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Cryptocurrency: "At least I have a chance with Bitcoins!"

2019-04-01 | 日記

The economist Carlos Hernández (26) lives in Caracas and writes as a freelance journalist much for US media. If, however, he kept his savings in the local currency of Bolívar, that would be "financial suicide" given the galloping inflation. Therefore, he tries to convince his clients to pay him in bitcoins. The interview, which appeared in the latest issue of Technology Review, was emailed because frequent power outages made a phone call impossible.

How do you get cash in Venezuela at the moment?
Carlos Hernández: Access to cash has been a problem for years. The banknote with the highest value of 500 Bolívar is just 15 cents worth. However, most ATMs do not work, and no shop accepts small banknotes. My debit card in turn often does not work in the supermarkets. Not only do I have to go to many stores to find products like coffee or milk, but also to find one where I can pay.

Why is the situation better with Bitcoins?
So at least I have a chance to survive in the competition for ever-shrinking goods.

What do you have to do to exchange bitcoins in Bolívars?
I have my bitcoins at, which is a peer-to-peer exchange, so users are doing business with each other, much like eBay. Have I found someone who is with the same bank as me - so that the transfer passes immediately -, I make an offer. If the buyer responds quickly, it only takes five minutes.

And how do you get to the bitcoins?
The easiest way is to convince an employer to pay me in bitcoins - or any other cryptocurrency. Because Venezuelan banks accept only Bolívars. It's really crazy what we've come up with to avoid currency control. I tried PayPal first. From Venezuela, however, it is difficult to get a PayPal account, because you need a US bank account. Big companies also expect me to have one. It only worked by showing a friend's account in the US and he signed a document confirming that he was getting the dollars for me. Then he transfers the money from his PayPal account to mine.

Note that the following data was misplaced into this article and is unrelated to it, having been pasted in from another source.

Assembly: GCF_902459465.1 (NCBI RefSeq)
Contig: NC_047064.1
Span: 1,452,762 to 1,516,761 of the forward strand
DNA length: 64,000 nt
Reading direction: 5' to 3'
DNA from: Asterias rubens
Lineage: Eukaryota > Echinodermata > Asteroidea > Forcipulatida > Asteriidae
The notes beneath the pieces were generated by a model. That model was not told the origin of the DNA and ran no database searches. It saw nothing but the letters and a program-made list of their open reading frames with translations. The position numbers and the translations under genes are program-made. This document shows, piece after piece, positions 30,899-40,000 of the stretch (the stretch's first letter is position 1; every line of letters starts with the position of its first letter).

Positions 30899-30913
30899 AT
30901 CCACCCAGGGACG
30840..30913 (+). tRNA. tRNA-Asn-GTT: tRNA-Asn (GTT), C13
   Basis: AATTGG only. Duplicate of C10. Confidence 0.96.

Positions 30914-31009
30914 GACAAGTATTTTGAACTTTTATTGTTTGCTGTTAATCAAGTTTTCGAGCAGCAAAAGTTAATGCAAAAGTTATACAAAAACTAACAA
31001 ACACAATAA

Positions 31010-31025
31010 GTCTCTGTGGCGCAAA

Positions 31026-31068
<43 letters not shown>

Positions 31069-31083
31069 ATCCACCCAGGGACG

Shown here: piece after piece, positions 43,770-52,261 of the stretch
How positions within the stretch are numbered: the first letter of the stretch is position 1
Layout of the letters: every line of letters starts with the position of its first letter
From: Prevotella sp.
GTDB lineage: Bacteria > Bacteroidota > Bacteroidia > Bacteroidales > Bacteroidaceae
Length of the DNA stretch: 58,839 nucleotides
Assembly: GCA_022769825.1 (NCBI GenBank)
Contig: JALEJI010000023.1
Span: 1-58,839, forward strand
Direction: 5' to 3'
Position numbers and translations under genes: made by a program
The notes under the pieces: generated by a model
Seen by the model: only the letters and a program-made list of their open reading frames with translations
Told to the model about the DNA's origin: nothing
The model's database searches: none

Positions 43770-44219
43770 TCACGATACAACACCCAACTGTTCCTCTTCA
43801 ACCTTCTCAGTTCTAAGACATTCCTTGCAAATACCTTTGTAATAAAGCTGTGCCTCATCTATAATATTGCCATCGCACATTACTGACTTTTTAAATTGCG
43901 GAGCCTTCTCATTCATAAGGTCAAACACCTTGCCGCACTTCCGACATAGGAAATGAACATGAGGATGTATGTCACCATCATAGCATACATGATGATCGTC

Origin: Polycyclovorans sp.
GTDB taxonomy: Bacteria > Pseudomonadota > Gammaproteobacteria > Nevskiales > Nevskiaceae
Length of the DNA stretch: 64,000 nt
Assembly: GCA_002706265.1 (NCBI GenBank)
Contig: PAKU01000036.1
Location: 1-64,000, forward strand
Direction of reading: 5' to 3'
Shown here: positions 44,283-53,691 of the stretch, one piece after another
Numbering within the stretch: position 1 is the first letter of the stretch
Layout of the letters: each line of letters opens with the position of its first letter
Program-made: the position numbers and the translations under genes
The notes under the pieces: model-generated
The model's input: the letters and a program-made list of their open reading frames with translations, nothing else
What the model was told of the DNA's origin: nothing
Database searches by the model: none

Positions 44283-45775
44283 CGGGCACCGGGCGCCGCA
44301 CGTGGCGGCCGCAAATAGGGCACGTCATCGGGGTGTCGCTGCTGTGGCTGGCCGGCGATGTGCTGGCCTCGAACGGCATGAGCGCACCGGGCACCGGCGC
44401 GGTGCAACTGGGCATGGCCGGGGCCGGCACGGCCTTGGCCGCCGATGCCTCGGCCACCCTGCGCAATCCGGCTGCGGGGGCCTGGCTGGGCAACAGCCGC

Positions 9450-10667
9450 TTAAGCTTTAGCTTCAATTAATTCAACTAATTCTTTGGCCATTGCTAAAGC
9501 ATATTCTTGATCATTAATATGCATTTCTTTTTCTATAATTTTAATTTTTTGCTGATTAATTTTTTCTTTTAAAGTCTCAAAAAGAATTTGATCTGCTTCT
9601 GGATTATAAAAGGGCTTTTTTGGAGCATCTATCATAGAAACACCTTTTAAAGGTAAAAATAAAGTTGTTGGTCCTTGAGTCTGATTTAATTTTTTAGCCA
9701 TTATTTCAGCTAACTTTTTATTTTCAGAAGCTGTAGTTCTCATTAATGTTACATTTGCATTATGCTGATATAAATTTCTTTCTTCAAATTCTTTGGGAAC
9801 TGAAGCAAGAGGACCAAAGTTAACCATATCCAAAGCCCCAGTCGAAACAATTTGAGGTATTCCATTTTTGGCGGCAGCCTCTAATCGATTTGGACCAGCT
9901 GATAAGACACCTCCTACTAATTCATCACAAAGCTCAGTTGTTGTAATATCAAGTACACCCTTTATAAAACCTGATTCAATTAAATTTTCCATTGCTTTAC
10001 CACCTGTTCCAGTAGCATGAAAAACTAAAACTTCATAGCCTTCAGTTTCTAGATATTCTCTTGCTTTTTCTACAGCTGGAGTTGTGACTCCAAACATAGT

In the meantime, I've discovered financial services provider Payoneer, which provides a US bank account, and use it for large companies that do not use bitcoins. The problem then, however, is to convert Payoneer or PayPal money into Bolívars. I would lose a lot. So I can not spend this money while living in Venezuela.

What do people who are not familiar with Bitcoin technologies so well?
In fact, there is a kind of arms race among the cryptocurrencies in Venezuela to see who can offer the most reliable and easiest method for their use. Digital purses are very easy to use nowadays. The hard part is the exchange in Bolívars and back again. There is no lack of guidance for these technologies, but cryptocurrencies can be very intimidating to most. But most people are simply too poor to afford a smartphone or to buy credit. After all, sometimes something as simple as cold medicine is missing here. Then we have to settle for a hot lemonade, use medicinal plants that we pull at home, or just wait for the cold to pass. But there are diseases that are hard to wait for, and that's really scary. Food and drug shortages are my biggest concerns as a Venezuelan.

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